Top 7 Sleep-Inducing Podcasts You’ve Just GOT to Hear!
If you’re sleepless and restless, give these purposely boring podcasts a try – the equivalent of a glass of warm milk and your mom reading you a bedtime story
Podcasts are a wonderful thing. They can make you laugh, provoke thought, introduce you to a brand new subject matter or challenge your opinions on important issues. An estimated 57 million Americans now listen to at least one podcast monthly and the number is growing – up about 23% over the previous year.
But the latest category of podcasts (and sleep-inducing videos) available online is not about stimulating your mind. The focus is to get you to fall asleep. With one-third of the population experiencing insufficient sleep, these broadcasts are rising in popularity. But with hundreds, perhaps thousands, of snore inducers available, how do you know which to choose?
Consider these suggestions to help guide you – hopefully – to the sweet bliss of slumber
Sleep With Me – Don’t worry. This provocatively named show is mild stuff and happens to be among the top 50 most subscribed to podcasts. It’s been around since 2013 and lulls you into a peaceful state, courtesy of long, boring stories told by Scooter (aka Scott Ackerman) who has the perfect gravelly voice to help you tune out and zone out. The episodes last 1-2 hours and are rambling and incomprehensible – on purpose – so your brain won’t latch on to the content and keep you awake. Zzzzzz.
ASMR Sleep Station – Have you heard of ASMR? It means autonomous sensory meridian response. It’s a big thing right now on the Internet with oodles of YouTube videos featuring sounds that trigger euphoric relaxation in some people. The Sleep Station podcast taps into that response by featuring man who spends one or two hours whispering. Often he’s reading dull, painfully boring Wikipedia pages in their entirety. For some, this is enough to send his loyal listeners to snoozeville!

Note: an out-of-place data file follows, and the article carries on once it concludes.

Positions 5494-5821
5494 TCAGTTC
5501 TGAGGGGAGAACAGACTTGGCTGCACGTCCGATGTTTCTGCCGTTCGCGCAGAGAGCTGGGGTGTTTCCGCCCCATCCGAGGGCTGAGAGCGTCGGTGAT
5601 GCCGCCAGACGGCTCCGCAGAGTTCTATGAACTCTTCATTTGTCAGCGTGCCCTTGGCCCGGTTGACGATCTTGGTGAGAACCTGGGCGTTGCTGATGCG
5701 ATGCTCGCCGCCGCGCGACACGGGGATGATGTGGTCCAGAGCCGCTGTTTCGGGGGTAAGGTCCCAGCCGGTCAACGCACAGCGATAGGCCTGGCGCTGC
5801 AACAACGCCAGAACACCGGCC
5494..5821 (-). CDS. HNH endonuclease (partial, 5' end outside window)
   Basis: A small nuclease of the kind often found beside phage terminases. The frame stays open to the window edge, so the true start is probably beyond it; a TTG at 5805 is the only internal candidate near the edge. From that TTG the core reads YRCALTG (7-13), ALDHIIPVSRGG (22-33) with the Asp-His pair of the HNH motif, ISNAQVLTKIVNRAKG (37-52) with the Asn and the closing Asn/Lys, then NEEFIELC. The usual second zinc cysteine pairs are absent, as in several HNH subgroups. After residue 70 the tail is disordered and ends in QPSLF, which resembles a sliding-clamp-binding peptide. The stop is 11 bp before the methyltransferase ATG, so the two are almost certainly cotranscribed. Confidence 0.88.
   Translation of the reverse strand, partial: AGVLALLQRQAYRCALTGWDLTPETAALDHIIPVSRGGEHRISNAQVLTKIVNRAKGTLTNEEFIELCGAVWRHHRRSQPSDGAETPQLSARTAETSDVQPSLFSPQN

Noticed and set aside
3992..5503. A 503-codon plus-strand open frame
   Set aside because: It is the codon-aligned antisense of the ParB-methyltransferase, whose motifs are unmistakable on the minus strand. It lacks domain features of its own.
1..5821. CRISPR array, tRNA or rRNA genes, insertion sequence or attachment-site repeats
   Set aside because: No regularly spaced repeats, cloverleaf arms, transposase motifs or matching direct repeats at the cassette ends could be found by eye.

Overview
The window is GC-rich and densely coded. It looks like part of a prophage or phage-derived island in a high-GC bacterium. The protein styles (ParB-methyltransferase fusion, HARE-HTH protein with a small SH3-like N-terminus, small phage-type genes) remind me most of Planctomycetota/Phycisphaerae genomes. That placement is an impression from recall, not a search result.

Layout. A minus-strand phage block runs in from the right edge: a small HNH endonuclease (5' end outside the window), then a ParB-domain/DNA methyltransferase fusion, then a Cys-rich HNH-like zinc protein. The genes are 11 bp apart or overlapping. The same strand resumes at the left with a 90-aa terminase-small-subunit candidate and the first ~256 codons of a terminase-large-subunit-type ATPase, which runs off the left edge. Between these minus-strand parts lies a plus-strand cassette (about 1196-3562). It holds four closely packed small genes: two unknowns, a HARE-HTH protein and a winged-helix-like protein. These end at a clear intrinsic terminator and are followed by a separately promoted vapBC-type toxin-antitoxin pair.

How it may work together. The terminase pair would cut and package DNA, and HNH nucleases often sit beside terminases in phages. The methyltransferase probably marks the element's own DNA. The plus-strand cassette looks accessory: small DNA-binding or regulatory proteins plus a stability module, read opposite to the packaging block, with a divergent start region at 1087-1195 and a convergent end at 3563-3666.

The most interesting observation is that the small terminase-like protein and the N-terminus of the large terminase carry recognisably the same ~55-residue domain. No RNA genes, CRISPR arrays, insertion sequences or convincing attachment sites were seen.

Meditation Minis – If your mind is far too busy for its own good when you finally slip between the sheets at bedtime, this is the podcast for you. The episodes are 10 minutes long (and sometimes less), but they’re very effective for dialing down the noise in your brain. Chel Hamilton offers short meditation sessions that use a combination of imagery or positive self-talk to tame anxious thoughts. Check it out on iTunes and join the two million listeners who have become devotees.
Miette’s Bedtime Story Podcast – Likely you’re a bit too old for classic fairytales like Little Red Riding Hood and Goldilocks and Three Bears, so try something a bit more grown up. Host Miette reads short stories from well-known authors like Edith Wharton, F. Scott Fitzgerald and Virginia Woolf. There’s something magical and soothing about her Scottish accent and her purr-like delivery.
Game of Drones – Sleep With Me’s host Scooter does double duty with a second podcast, which recounts every Games of Thrones episode in detail, but makes all that bloody mayhem and political scheming extremely boring. That’s good news for insomniacs who might very well nod off mid-sentence. It may not work quite as well for avid fans of the popular HBO television show since they may too tempted to engage in active listening which keeps those brain waves percolating – definitely not good for trying to sleep.
Sleep With Silk – Perhaps you’re not into all that yapping and the sound of human voices. This collection of podcasts is a chill alternative. You have your choice of nature sounds (like howling winds, chirping birds and summer thunderstorms), ASMR triggers (bedtime poems, crinkling of fall leaves and oddly, someone getting their hair shampooed), binaural beats, which is two pure-tone sound waves played at the same time, creating a third tone, for a soothing effect (best listened to via headphones), soothing voices to help you relax and background noises (like train clicking along a track, a whirring ceiling fan and an industrial hum).
Deep Energy 2.0: Music for sleep, Meditation, Relaxation, Massage and Yoga – Here’s another option for those who don’t want to hear any talking as they try to fall asleep. This podcast has an ethereal, new age-y kind of feel with a mix of ambient sounds combined in a one-hour episode. Its groovy vibe is like a flashback to the 1970’s, for better or worse…